The city of Kingston sits adjacent to the Hudson River, 91 miles north of New York City. In one of its oldest sections, streets of brick buildings spring up from the edge of the Rondout Creek, a Hudson tributary, and climb a steep slope, finally leveling off on a plateau that overlooks the waters to the east and gazes back toward the lower reaches of the Catskills to the west. Originally home to the Esopus Indians, Kingston was settled by the Dutch before being ceded to the English in 1664; the Brits burned it down in 1777 after it had become a Revolutionary hub. The town was rebuilt into a teeming industrial center in the 1800s, only to be crippled by the Depression in the 1930s and, once again, by the departure of IBM in the ’90s. So, yes, it’s seen some drama over the years, but it’s no New York, New York. No toddlin’-town Chicago, no missable New Orleans. Not even an, ahem, loveable LA. In fact, Kingston’s not a city known to inspire any songs—let alone a whole album of them. But that’s exactly what Adam Snyder’s This Town Will Get Its Due
is, though it wasn’t intended to be.
“I didn’t know it was going to be like that until after I’d started it,” says Snyder about his second solo disc (this one on his own Bare Bones label) since his leaving critically exalted Hudson Valley band Mercury Rev in 2000. “I already had some of the songs written and then I noticed a theme was developing, and at some point it became an album about Kingston.”
Anyone who knows Snyder, however, will tell you the subject matter is not really a surprise for the 40-year-old singer and multi-instrumentalist. Around town he’s known as a tireless crusader for the former state capital, especially on issues related to sensible development and sustainability, an active dynamo who belongs to neighborhood advocacy groups and frequently turns up at city hall to speak out at public meetings. (It’s no coincidence he tapped Kingston City Hall as the site of his record release gig.) Also an obsessive student of regional history, Snyder draws on local lore for the voices of the ghosts of Kingston’s past that populate his new record. “These songs came out of me with the same force of a breakup song or a love song,” he says. “They were essential. I had to write them.”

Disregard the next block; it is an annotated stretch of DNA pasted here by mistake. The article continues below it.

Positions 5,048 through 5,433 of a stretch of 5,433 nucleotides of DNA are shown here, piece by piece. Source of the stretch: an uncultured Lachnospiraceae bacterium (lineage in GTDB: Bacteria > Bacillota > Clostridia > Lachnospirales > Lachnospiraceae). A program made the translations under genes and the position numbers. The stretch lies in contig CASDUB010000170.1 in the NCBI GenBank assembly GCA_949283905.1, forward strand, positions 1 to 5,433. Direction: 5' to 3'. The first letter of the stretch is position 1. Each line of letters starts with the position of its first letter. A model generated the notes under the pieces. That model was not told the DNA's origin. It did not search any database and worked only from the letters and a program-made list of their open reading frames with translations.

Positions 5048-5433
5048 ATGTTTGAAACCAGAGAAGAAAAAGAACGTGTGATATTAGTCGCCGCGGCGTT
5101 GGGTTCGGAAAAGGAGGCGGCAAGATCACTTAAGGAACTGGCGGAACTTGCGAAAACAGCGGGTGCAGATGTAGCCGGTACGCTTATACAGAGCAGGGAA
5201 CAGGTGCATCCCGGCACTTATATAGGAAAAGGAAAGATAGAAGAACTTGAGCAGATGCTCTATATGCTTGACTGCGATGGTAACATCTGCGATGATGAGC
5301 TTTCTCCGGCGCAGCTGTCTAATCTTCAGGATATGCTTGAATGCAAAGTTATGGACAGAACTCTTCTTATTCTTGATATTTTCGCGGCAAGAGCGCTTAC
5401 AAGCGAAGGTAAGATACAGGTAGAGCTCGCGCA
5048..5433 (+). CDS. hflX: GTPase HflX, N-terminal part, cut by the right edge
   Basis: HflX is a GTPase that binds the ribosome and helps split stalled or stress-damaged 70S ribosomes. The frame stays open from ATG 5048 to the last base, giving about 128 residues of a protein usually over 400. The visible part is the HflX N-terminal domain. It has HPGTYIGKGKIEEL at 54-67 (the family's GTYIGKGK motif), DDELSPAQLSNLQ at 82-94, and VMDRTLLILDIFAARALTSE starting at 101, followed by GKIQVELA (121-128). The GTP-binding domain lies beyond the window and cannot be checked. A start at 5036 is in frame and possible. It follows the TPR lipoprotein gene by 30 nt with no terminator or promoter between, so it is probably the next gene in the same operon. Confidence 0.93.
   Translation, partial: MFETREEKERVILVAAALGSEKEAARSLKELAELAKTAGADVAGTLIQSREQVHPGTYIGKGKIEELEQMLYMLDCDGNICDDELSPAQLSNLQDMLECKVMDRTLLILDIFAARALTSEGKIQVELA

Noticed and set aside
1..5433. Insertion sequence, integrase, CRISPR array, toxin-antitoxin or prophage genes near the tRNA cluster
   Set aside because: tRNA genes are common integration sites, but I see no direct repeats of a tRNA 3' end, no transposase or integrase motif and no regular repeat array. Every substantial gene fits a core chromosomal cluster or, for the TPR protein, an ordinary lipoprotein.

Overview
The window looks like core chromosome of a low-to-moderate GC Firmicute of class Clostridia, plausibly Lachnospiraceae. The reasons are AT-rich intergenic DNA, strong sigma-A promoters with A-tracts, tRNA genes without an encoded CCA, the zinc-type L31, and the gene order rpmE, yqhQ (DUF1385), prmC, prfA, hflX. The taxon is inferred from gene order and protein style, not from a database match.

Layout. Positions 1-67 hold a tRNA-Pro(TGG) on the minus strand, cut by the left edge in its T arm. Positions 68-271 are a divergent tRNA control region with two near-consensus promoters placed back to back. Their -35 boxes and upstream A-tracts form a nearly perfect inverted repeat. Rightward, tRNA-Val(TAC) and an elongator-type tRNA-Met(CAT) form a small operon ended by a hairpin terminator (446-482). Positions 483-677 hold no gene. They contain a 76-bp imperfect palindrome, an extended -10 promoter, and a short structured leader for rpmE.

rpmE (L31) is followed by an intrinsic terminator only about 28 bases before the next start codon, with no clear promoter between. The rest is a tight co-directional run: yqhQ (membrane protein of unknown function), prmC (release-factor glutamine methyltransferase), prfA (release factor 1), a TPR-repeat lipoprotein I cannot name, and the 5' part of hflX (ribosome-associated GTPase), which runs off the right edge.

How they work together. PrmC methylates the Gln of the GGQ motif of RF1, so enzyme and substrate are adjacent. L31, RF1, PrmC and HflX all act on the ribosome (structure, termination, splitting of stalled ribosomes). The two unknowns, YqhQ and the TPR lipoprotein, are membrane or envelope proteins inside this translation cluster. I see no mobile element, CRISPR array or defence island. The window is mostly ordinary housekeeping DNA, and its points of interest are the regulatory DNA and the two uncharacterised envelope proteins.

Be thankful he did. This Town Will Get Its Due plays like a box of chocolates left in the rain on Valentine’s Day. Inside: sweet morsels of sadness like the migrant-worker confessional “Trickle Down” and gospel-tinged weepers like the title track and “Down the River” warm the bones like The Band or Willie Nelson’s Red Headed Stranger. It’s a beautifully low-key album, full of soul-baring narratives wrapped in rustic intimacy.
In an underdog town, Snyder lives in one of its true underdog quarters: the Rondout. Once the rough-and-tumble waterfront province of Irish and German canal diggers, ice cutters, dock workers, brick makers, and brewers, the area was a city unto itself before being incorporated with Kingston proper in 1872. Throughout the 1960s and ’70s it was a buffetlike tableau of drugs and prostitution but during the ’90s urban pioneers and West Strand restaurateurs began moving in and revitalizing the neighborhood, which is now a prime nightlife district. If there are ghosts to be found in Kingston, they are most certainly here, in Snyder’s stoic, two-story 1850s brick house.
So what about those spirits, then, like the one of Mickey Finn, the boy in the defiantly upbeat, thrummed-acoustic “Snake Hill” who floats across the creek in a truck tire as he contemplates the Rondout’s impending demise at the hands of developers? Is there a real Snake Hill?
“Sure is. Come and take a look,” Snyder says. Leading the way past a sprawling, wall-mounted period map of the city and out onto his raised deck, he points to a modest mound topped with bare trees on the opposite side of the creek. “That’s Snake Hill, right there,” he says. “But Mickey Finn wasn’t a real person. It’s the name of a boy character in a series of stories by Ernest Jerrold, who lived in Kingston in the 1880s. There’s a little bit of myself in that song, too, but I also wanted to use the character of Mickey Finn to talk about how a boy who grew up in the Rondout during the 1800s would feel about developers coming in and knocking down the hill he played on so they could build condos there.”
Since becoming one of its permanent residents in 2000, Snyder has made an even more direct contribution to the Rondout’s renaissance. In February 2006, he and Aimee Gardner opened a gallery on Abeel Street, the Kingston Museum of Contemporary Art, also known as KMoCA (the name is a friendly poke at North Adams’s MASS MoCA). Over the past year, the tiny space has hosted exhibits and performances by a wide range of local and traveling artists and musicians.